4 Odd Things That Raise Your Risk of Cancer (and 1 That Doesn’t)

4 things that cause cancer | Sunrise oncology

4 Odd Things That Raise Your Risk of Cancer (and 1 That Doesn’t)

Avoid smoking and tobacco products, eat healthily, get screened for hereditary cancers and vaccinated for HPV — These are common enough things to avoid to prevent cancer. But, some things that can cause cancer get a lot less attention! 

Dr Ashay Karpe, Medical oncologist and Haematologist, Sunrise Oncology Centre says, “Common things that cause cancer are tobacco and tobacco-related products. So anything like chewing tobacco, gutkha, smoking beedis or cigarette, are leading factors for cancer. Drinking alcohol is also associated with about ten to fifteen odd cancers. Apart from that, people working in chemical factories, who inhale a lot of chemical fumes are also at risk of developing cancer. Apart from that preservatives, artificial colours, pesticides on fruits and vegetables could also cause cancer, although there isn’t much evidence to prove the same.” 

Here are four odd things that could increase your risk of developing cancer and one that doesn’t:

1.      Sitting for long periods

Sitting still sedentary lifestyle| Sunrise oncology center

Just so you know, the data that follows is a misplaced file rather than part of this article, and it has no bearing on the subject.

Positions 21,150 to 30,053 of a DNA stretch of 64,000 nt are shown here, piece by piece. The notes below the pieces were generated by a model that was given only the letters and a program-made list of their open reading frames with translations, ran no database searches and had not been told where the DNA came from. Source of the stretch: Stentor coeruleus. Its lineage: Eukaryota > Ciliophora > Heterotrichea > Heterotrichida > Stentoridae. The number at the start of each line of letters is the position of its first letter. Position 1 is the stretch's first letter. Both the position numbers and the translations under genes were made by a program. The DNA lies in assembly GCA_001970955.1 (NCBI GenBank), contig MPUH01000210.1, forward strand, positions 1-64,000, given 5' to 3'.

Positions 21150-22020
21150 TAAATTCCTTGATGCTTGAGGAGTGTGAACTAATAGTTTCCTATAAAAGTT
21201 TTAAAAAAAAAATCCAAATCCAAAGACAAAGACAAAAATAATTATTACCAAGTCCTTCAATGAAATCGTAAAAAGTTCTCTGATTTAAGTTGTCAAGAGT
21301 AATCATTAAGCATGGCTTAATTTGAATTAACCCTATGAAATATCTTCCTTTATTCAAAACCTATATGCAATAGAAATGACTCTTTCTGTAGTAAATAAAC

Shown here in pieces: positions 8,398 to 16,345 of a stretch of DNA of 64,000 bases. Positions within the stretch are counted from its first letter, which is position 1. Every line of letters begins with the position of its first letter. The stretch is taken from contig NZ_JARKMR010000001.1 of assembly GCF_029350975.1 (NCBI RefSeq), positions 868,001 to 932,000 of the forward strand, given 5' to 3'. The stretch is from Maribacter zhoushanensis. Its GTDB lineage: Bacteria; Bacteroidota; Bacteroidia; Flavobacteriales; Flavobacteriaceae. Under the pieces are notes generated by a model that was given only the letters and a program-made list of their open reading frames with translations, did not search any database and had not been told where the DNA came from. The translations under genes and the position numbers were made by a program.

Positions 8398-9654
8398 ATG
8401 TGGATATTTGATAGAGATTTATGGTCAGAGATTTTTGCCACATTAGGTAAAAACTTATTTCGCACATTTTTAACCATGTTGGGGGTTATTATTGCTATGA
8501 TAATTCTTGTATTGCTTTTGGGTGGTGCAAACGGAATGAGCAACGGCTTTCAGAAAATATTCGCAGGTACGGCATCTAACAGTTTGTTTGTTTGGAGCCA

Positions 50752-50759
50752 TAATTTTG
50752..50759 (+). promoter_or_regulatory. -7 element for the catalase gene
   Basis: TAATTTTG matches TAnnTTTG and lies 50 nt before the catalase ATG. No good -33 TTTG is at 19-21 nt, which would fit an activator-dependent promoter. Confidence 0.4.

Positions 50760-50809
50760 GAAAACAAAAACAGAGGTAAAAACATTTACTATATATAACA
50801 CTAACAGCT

Get moving! There are several studies that there’s strong evidence between higher physical activity and lowered risk of several types of cancer[1-2], including bladder cancer [3], breast cancer [4], colon cancer [5], endometrial cancer [6], Oesophageal cancer [7], Renal cancer [8] and stomach cancer [9].

Research has also suggested that merely staying active can help reduce your cancer risk by seven per cent.

Apart from that, a sedentary lifestyle also doubles your risk of cardiovascular disease, diabetes, and obesity. It also increases your risk of high blood pressure, osteoporosis, lipid disorders, depression and anxiety.

Experts suggest getting up from your desk and walking every 20 minutes of sitting down. Walking, joining an online fitness class or even making a commitment to staying active for at least 30 minutes a day can go a long way in helping you stay healthy.

Also read: Top 10 myths about cancer, busted